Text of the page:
“I like to sit next to my husband during synagogue services; that’s why I don’t go to Chabad,” a nice lady told me. So I asked her, “Do you follow the TV show Dancing with the Stars?” “Of course,” she said. “In fact, the finale is coming up, and I can’t wait to see who wins the competition!” “And your husband sits on the couch next to you and watches with you?” I asked. She laughed. “Oh no, he’s in the other room watching the ball game.”

“So, there are times when you sit away from each other to do your individual things,” I said. “And that doesn’t take away from your identity as a couple, but may even enhance who you both are and the relationship you share.”

An even better metaphor might be a changing room. When men and women undress, a separation is needed. And when men and women spiritually undress, there is also a vulnerability and an intimacy that needs to be guarded and protected; and so a separation—in the form of the mechitzah partition that separates men and women in the synagogue—is needed.

Certainly, if we are watching a show, even an important and meaningful presentation, we could feel comfortable sitting together. But when we are really, truly stripping down in prayer—praising, asking, begging and thanking in awe, reverence and humility—our soul is naked. It is a moment when boys and girls need a little time away from each other. And the shul, with its curtain hanging, is a “changing” room. Only we’re changing something deeper than our clothes.

After practicing as a Conservative rabbi for over 20 years, I understand that liberal synagogue services often function as a presentation, a show. There is a stage and an audience. The show that is presented can be meaningful, moving and interesting. But there is a great difference between watching an exercise program and actually doing the deep knee bends myself.

The Hebrew word for “holy,” kodesh, really means “to separate.” Shabbat is holy because we separate it from all the other days of the week. The ceremony of marriage is called kiddushin because it separates the couple from all other people and binds them to each other. Sometimes, we have to dissect in order to understand the totality. The very word mechitzah comes from the word “half”: it separates two halves into a whole. You might say a mechitzah brings holiness and “wholeness.”

The idea of separating in order to unite is found throughout Kabbalah and chassidic philosophy. It goes hand in hand with the concept known as tzimtzum, that in order to create the world and human beings who could relate to Him, G‑d first had to contract and conceal His infinite light. If you were to look directly into the sun for a period of time, the very light will take away your sight. In order to maintain our vision, we must sometimes conceal the light.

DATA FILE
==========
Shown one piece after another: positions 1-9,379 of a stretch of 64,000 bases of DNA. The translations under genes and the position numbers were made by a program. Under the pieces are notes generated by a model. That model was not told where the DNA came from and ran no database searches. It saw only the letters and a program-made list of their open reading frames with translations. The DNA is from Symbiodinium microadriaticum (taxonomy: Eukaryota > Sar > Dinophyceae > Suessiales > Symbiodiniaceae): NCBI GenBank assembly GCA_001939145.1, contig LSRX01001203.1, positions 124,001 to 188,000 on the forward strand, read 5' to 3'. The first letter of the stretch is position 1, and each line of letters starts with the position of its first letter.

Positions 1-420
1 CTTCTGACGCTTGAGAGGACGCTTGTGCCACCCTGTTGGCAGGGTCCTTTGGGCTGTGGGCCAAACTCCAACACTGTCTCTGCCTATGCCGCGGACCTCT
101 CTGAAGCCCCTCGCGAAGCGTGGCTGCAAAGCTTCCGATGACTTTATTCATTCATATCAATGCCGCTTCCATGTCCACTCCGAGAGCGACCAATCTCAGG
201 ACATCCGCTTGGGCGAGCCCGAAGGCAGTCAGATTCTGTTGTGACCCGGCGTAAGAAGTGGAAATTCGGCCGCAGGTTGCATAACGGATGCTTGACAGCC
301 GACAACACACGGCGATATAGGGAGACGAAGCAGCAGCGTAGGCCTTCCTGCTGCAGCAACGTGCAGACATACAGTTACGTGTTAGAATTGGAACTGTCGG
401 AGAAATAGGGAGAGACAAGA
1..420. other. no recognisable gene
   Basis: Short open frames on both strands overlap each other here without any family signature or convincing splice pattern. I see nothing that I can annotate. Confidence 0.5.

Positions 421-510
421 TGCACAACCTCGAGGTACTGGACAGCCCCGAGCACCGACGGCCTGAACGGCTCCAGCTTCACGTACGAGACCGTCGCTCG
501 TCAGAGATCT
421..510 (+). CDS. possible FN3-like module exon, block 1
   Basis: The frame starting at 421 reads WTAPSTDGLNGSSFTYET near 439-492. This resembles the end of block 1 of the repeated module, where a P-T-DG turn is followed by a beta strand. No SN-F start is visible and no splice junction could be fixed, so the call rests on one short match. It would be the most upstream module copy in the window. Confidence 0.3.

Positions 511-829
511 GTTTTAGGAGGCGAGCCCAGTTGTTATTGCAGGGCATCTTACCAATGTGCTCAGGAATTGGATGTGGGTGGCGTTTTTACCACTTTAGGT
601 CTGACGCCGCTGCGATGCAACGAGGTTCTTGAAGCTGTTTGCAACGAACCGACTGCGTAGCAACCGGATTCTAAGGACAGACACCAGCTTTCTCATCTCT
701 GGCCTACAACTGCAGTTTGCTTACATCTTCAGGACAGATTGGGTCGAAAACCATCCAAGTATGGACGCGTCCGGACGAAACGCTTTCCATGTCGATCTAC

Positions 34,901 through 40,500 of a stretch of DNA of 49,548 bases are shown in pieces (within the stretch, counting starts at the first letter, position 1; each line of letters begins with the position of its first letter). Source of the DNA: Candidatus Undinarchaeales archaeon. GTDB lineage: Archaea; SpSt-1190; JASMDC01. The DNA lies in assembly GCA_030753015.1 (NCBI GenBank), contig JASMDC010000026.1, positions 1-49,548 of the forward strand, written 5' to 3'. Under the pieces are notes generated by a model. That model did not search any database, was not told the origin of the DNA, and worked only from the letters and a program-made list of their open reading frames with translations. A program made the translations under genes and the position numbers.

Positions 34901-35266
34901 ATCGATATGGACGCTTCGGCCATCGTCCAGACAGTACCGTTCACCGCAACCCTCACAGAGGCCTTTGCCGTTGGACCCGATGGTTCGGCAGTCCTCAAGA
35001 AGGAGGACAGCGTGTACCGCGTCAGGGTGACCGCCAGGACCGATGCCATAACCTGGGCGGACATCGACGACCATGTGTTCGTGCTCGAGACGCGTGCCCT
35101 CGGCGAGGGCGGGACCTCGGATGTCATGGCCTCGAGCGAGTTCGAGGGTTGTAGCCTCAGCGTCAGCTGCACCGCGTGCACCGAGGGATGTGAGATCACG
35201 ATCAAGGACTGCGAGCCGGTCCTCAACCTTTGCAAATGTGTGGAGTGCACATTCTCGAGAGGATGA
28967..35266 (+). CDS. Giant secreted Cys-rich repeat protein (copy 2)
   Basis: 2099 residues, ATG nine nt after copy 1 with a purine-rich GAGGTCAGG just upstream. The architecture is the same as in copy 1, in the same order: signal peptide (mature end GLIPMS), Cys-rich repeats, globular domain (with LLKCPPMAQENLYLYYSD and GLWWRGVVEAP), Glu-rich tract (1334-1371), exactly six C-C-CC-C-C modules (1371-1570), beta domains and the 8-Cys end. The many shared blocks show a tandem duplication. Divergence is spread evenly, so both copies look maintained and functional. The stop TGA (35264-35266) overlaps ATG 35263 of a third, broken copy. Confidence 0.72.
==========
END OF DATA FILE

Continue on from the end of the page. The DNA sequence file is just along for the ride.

It is no wonder that the lights kindled to bring on the Sabbath are lit at sunset, at the time that separates day and night. It is a holy time, and it is a time when you can see the light of the candles clearly. The candles allow us to better understand and metaphorically “see” G‑d’s light with our finite eyes. It is no coincidence that this incredibly important mitzvah is placed in the hands of Jewish women.

Where the Heart Is

Many Jews today view Judaism with a Christian mindset. Much of the business and ritual of that religion takes place in the house of worship. It is where candles are lit and wine is blessed. By contrast, the vast majority of Jewish observance takes place in the home. The home is where the laws, rites, rituals, traditions, holidays, teachings, customs, Seders, sukkahs, seudahs (meals) and Sabbaths are enacted. Even the brit milah (circumcision) and sitting shivah, the two bookend mitzvahs of life, are brought to the home turf. In the Jewish home, the woman is the star; and, as mentioned earlier, she even kindles the spotlight.

Every Conservative synagogue I worked for proudly proclaimed that they were the “center” of Jewish life in their community. And so, on a Friday night as a Conservative rabbi, I had to wolf down my Shabbat dinner in a half hour at home and run off to a weekly 8:00 PM Friday night service, remaining there for three hours, including the after-service cookies and shmoozing. When we make our homes the center of Jewish life, we pray in the synagogue for an hour every Friday night and then spend hours around the dining room table with our families.

One night, as I sat in my office at the synagogue, the phone rang. It was a telemarketer who obviously thought she was calling a residence. “Is Mr. or Mrs. Jewish at home?” she asked in a Southern accent. At first I thought someone was being offensive; then I realized that she was just confused. But now, I think she had a good question. “Is Mr. or Mrs. Jewish at home?”

Maybe it’s not about the mechitzah; it’s not about that thin little drape hanging in the synagogue—maybe it’s about the four big brick walls of the home. And unfortunately, contemporary women, Jewish and not, have become disconnected from the home. There is a steel-plated mechitzah blocking women, and men and children and families, from entering the sanctuary of Judaism, the home.

In this context we can begin to understand how wise was the Rebbe’s campaign promoting Shabbat candle-lighting. The Rebbe knew that the woman’s light would need to be kindled in order to lead her family back into the home, so that they could be reminded of what is important in Jewish life. The Jewish woman needs to be reminded that in Judaism her home is first, and she is always in first class.

As Abraham knew all too well of his wife Sarah: “She is robed in strength and dignity . . . Tends to the affairs of her household . . . Place before her the fruit of her hands; wherever people gather, her deeds speak her praise.” After all is said and done, what really separates man and woman in Judaism is not the mechitzah; it is her elevated level of holiness.